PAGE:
Tips for Reading Social Theory

David A. Sonnenfeld, Ph.D.
Washington State University, Tri-Cities
Fall 2002

Reading social theory can be slow, grueling, and frustrating. However, if you are patient, take the time, and make the effort, doing so will reward you with powerful insights into fundamental social institutions and processes. Some suggestions to facilitate the process:

  1. Your first time through the assigned text, skim lightly, before you get "lost in the forest of details."  Get an overview of the structure of the section you are reading. Read the introductory and concluding paragraphs. Take note of section structure & headings.
  2. Once you have an overview of the assigned text, return to the beginning and read more closely.  Focus on the author's main points and/or what you want to get out of it.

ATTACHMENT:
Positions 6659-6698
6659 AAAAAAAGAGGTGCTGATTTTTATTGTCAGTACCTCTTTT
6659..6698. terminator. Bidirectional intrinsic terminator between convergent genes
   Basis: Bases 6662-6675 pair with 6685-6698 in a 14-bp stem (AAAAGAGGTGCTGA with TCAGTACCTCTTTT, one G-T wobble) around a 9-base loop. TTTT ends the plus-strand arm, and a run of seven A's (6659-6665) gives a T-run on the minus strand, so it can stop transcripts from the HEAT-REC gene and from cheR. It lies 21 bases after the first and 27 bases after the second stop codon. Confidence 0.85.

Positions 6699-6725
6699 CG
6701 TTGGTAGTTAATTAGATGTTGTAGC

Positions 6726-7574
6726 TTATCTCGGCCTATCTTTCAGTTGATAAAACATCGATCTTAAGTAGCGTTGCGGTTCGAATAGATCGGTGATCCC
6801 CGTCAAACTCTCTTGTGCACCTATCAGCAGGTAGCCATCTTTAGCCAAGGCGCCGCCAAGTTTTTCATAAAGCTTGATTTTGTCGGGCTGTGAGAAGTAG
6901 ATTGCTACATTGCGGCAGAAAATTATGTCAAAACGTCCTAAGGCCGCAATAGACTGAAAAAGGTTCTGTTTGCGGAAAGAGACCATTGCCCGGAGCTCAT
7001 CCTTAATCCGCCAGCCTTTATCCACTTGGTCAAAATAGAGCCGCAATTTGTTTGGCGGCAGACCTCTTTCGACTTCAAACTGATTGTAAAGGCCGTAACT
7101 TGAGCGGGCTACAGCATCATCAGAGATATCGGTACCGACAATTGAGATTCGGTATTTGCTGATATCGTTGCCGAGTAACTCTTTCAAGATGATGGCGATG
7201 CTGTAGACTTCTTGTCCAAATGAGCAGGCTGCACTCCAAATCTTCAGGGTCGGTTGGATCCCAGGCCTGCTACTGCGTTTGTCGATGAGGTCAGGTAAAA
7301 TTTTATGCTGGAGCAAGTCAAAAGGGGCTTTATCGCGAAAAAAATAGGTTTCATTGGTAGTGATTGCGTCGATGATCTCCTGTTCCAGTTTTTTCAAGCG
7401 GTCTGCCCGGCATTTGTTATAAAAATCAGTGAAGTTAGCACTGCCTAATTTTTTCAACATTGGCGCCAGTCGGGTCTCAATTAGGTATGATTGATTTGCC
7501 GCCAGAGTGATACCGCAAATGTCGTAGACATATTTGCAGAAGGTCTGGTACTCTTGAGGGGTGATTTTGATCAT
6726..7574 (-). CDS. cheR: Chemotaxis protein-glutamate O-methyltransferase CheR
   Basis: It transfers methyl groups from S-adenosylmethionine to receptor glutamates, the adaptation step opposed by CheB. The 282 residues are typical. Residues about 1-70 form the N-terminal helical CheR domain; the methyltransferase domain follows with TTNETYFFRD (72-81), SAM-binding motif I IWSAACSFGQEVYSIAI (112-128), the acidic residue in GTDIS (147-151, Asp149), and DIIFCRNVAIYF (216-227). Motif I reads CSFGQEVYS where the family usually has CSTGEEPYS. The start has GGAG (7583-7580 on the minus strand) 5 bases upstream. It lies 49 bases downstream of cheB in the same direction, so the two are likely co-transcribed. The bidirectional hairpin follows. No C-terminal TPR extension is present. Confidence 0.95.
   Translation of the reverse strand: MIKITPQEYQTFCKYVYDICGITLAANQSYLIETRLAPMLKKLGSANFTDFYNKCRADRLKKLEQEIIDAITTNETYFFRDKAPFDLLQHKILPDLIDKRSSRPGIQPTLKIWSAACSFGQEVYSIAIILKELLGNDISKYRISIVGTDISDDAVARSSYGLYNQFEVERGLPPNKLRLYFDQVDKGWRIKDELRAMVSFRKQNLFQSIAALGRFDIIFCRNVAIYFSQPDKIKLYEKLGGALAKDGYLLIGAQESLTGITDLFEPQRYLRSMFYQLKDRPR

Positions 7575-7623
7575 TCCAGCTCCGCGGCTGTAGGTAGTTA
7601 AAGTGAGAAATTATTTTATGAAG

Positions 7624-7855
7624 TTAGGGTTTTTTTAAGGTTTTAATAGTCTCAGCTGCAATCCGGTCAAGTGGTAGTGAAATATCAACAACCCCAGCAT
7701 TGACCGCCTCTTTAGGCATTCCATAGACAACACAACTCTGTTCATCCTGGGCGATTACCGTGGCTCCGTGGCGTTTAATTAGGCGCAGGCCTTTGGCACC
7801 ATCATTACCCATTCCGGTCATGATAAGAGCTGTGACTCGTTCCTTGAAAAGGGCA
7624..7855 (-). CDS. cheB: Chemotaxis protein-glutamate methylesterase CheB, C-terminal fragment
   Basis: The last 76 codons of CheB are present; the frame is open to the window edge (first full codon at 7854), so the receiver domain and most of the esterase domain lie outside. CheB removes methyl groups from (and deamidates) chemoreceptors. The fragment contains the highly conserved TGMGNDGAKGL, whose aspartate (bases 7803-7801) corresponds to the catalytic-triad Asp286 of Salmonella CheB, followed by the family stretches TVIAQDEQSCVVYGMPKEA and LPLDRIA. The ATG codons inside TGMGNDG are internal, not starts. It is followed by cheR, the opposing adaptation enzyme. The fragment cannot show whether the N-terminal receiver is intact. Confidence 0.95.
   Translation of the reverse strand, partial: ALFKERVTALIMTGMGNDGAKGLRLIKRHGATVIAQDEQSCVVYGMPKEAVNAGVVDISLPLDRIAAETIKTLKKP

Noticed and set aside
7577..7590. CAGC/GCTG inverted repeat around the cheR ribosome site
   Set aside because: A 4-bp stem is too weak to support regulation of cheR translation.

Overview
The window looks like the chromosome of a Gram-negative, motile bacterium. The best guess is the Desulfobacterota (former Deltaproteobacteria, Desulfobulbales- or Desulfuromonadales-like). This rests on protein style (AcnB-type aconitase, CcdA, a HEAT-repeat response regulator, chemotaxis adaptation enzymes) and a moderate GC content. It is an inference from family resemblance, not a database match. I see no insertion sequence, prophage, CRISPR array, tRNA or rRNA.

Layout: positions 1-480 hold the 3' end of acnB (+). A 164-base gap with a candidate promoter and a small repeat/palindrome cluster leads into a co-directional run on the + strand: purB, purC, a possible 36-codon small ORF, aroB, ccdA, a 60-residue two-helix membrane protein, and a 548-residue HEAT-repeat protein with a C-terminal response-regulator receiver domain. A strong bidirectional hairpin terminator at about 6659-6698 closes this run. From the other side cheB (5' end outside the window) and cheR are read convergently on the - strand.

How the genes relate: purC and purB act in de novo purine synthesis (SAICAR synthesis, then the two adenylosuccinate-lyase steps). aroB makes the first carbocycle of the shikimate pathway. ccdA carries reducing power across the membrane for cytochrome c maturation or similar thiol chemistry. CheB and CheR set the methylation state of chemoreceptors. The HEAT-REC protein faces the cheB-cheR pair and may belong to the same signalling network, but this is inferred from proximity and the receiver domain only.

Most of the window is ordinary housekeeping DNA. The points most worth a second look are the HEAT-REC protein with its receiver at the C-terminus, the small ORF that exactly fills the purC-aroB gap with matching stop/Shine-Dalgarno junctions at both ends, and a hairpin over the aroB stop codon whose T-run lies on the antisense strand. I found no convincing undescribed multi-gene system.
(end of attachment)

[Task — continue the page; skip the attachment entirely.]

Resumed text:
3. Take notes. In text margins, keep a running dialog with yourself and/or the author. In a notebook, record the author's main ideas, as well as your reactions and responses.
  4. Ask yourself: What is the author's main point? Try summarizing those main points -- in writing, orally with a fellow student, etc.
  5. If necessary, outline the author's argument.
  6. Read as many times as you have to -- 2, 3, or more -- until you at least get the gist of the author's main points and have a feeling for the structure & components of the author's argument.
  7. Make full use of other students in the class. Study together. Compare notes.
  8. If you don't understand a term, look it up in one or more dictionaries. Start with a comprehensive collegiate dictionary. Also, look in a good, disciplinary-specific dictionary.
  9. If you're still stumped, or feel you are not grasping basic concepts, consult an introductory text, or ask your instructor during office hours. 
  10. Construct your own course dictionary using the above.

last updated August 26, 2002